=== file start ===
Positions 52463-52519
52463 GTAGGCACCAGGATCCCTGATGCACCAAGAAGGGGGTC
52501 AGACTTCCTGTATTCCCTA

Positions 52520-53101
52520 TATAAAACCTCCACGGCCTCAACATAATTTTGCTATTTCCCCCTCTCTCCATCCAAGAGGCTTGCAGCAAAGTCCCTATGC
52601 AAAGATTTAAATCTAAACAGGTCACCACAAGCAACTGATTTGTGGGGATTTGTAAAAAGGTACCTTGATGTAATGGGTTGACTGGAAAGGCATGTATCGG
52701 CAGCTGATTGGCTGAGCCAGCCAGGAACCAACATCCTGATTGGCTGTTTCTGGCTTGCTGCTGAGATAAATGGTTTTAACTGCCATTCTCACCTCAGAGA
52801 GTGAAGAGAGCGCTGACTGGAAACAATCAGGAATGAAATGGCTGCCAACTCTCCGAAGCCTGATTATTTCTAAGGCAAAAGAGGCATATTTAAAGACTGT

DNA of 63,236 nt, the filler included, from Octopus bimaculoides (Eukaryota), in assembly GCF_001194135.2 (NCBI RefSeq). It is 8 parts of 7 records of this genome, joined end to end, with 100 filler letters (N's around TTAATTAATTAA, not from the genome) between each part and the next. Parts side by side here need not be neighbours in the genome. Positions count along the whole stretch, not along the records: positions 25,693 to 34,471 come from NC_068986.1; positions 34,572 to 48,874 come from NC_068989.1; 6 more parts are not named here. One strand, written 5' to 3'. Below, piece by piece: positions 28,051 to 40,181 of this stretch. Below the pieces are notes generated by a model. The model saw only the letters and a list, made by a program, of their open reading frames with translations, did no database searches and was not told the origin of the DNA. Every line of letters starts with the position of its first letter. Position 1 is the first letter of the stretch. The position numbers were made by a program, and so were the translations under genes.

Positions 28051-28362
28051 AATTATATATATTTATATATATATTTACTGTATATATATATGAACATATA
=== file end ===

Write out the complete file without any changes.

Positions 52463-52519
52463 GTAGGCACCAGGATCCCTGATGCACCAAGAAGGGGGTC
52501 AGACTTCCTGTATTCCCTA

Positions 52520-53101
52520 TATAAAACCTCCACGGCCTCAACATAATTTTGCTATTTCCCCCTCTCTCCATCCAAGAGGCTTGCAGCAAAGTCCCTATGC
52601 AAAGATTTAAATCTAAACAGGTCACCACAAGCAACTGATTTGTGGGGATTTGTAAAAAGGTACCTTGATGTAATGGGTTGACTGGAAAGGCATGTATCGG
52701 CAGCTGATTGGCTGAGCCAGCCAGGAACCAACATCCTGATTGGCTGTTTCTGGCTTGCTGCTGAGATAAATGGTTTTAACTGCCATTCTCACCTCAGAGA
52801 GTGAAGAGAGCGCTGACTGGAAACAATCAGGAATGAAATGGCTGCCAACTCTCCGAAGCCTGATTATTTCTAAGGCAAAAGAGGCATATTTAAAGACTGT

DNA of 63,236 nt, the filler included, from Octopus bimaculoides (Eukaryota), in assembly GCF_001194135.2 (NCBI RefSeq). It is 8 parts of 7 records of this genome, joined end to end, with 100 filler letters (N's around TTAATTAATTAA, not from the genome) between each part and the next. Parts side by side here need not be neighbours in the genome. Positions count along the whole stretch, not along the records: positions 25,693 to 34,471 come from NC_068986.1; positions 34,572 to 48,874 come from NC_068989.1; 6 more parts are not named here. One strand, written 5' to 3'. Below, piece by piece: positions 28,051 to 40,181 of this stretch. Below the pieces are notes generated by a model. The model saw only the letters and a list, made by a program, of their open reading frames with translations, did no database searches and was not told the origin of the DNA. Every line of letters starts with the position of its first letter. Position 1 is the first letter of the stretch. The position numbers were made by a program, and so were the translations under genes.

Positions 28051-28362
28051 AATTATATATATTTATATATATATTTACTGTATATATATATGAACATATA